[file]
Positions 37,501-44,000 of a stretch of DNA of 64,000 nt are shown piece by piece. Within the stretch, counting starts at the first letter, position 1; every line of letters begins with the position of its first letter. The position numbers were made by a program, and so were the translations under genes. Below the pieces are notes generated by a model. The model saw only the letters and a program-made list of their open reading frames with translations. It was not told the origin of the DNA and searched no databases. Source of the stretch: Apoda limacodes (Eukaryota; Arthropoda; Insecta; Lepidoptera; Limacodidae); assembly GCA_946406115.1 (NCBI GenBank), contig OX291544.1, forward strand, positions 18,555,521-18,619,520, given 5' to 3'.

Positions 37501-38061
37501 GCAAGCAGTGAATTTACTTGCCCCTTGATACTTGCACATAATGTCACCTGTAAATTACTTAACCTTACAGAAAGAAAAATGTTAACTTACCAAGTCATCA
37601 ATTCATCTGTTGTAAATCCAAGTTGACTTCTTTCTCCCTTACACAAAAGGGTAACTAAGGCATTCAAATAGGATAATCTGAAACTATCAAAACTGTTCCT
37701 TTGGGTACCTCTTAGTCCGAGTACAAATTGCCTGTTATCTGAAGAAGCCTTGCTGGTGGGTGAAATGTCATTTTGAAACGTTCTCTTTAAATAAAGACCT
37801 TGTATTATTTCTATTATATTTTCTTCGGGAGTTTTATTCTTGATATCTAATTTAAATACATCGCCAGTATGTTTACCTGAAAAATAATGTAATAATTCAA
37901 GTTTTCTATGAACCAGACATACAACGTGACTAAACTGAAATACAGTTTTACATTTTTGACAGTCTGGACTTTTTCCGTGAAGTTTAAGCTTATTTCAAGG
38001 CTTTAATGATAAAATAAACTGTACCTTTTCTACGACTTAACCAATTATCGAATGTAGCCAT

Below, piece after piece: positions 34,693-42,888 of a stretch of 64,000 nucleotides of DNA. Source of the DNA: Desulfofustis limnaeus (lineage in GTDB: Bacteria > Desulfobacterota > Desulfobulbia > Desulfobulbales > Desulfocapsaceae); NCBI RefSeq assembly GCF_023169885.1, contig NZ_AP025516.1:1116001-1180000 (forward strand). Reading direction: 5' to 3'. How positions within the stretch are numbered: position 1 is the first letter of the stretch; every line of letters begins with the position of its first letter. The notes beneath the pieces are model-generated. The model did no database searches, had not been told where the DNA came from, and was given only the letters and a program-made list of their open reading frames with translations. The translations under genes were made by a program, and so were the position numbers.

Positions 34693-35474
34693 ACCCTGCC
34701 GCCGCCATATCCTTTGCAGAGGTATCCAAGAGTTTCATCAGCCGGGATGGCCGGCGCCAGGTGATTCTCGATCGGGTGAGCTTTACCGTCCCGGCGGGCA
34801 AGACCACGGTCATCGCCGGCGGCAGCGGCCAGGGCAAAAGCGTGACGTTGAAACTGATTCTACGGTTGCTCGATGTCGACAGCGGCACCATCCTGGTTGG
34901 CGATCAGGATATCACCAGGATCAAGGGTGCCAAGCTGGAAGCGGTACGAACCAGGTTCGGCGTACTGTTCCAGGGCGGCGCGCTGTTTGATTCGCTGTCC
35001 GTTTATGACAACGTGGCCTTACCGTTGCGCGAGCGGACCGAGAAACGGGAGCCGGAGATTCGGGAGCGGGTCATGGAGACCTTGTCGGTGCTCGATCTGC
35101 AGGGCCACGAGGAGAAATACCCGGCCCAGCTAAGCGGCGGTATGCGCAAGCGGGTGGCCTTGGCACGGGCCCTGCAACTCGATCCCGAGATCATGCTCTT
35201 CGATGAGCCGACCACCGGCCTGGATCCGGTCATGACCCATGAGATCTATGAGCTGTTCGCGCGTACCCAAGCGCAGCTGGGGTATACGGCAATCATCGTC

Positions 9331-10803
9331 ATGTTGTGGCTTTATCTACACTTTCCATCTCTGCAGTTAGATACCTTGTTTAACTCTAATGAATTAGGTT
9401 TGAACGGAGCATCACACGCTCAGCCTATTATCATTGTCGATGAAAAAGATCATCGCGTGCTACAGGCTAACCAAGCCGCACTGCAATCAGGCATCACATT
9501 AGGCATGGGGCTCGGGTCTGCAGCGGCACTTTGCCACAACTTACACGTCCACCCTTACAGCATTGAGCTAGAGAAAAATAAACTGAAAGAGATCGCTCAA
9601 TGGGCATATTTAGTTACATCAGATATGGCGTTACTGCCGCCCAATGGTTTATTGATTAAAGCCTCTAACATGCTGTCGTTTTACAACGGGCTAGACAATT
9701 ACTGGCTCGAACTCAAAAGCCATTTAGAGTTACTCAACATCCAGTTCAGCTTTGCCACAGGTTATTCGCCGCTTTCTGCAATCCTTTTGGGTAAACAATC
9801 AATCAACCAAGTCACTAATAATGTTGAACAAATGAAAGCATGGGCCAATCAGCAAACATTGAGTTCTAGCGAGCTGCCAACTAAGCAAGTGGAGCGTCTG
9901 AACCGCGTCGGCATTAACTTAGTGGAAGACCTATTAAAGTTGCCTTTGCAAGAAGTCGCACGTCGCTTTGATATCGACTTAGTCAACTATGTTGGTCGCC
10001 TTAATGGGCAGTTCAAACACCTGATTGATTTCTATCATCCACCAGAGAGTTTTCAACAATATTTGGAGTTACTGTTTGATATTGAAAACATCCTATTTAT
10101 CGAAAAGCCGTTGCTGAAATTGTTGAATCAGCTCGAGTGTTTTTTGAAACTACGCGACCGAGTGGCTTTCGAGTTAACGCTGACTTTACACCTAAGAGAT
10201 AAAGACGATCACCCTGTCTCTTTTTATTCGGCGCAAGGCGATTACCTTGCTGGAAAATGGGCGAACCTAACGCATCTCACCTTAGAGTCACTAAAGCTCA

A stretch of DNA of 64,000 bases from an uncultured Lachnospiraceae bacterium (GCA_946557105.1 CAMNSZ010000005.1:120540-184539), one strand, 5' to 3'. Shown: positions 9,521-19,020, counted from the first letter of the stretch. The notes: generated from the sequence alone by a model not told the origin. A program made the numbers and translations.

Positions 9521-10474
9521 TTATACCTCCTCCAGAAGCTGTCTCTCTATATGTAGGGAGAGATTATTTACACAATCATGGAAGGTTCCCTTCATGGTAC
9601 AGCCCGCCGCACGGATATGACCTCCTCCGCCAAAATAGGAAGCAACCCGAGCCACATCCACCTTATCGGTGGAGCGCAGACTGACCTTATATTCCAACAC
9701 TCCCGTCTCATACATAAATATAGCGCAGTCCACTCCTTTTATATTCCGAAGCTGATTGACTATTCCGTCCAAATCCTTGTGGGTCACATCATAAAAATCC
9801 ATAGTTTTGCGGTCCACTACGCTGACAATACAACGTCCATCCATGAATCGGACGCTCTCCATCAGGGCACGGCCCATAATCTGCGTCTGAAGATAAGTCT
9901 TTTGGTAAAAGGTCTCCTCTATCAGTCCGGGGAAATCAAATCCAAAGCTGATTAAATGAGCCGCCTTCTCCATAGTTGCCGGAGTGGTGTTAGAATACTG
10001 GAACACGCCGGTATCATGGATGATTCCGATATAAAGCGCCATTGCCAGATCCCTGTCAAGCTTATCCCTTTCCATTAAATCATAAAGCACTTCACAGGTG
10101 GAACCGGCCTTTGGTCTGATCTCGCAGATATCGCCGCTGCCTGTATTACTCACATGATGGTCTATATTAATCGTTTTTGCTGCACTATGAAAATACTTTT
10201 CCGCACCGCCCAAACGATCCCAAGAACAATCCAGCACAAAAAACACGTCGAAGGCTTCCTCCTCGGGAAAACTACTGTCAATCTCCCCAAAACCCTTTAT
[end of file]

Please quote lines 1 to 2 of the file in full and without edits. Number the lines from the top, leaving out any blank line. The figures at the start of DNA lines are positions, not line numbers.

Positions 37,501-44,000 of a stretch of DNA of 64,000 nt are shown piece by piece. Within the stretch, counting starts at the first letter, position 1; every line of letters begins with the position of its first letter. The position numbers were made by a program, and so were the translations under genes. Below the pieces are notes generated by a model. The model saw only the letters and a program-made list of their open reading frames with translations. It was not told the origin of the DNA and searched no databases. Source of the stretch: Apoda limacodes (Eukaryota; Arthropoda; Insecta; Lepidoptera; Limacodidae); assembly GCA_946406115.1 (NCBI GenBank), contig OX291544.1, forward strand, positions 18,555,521-18,619,520, given 5' to 3'.

Positions 37501-38061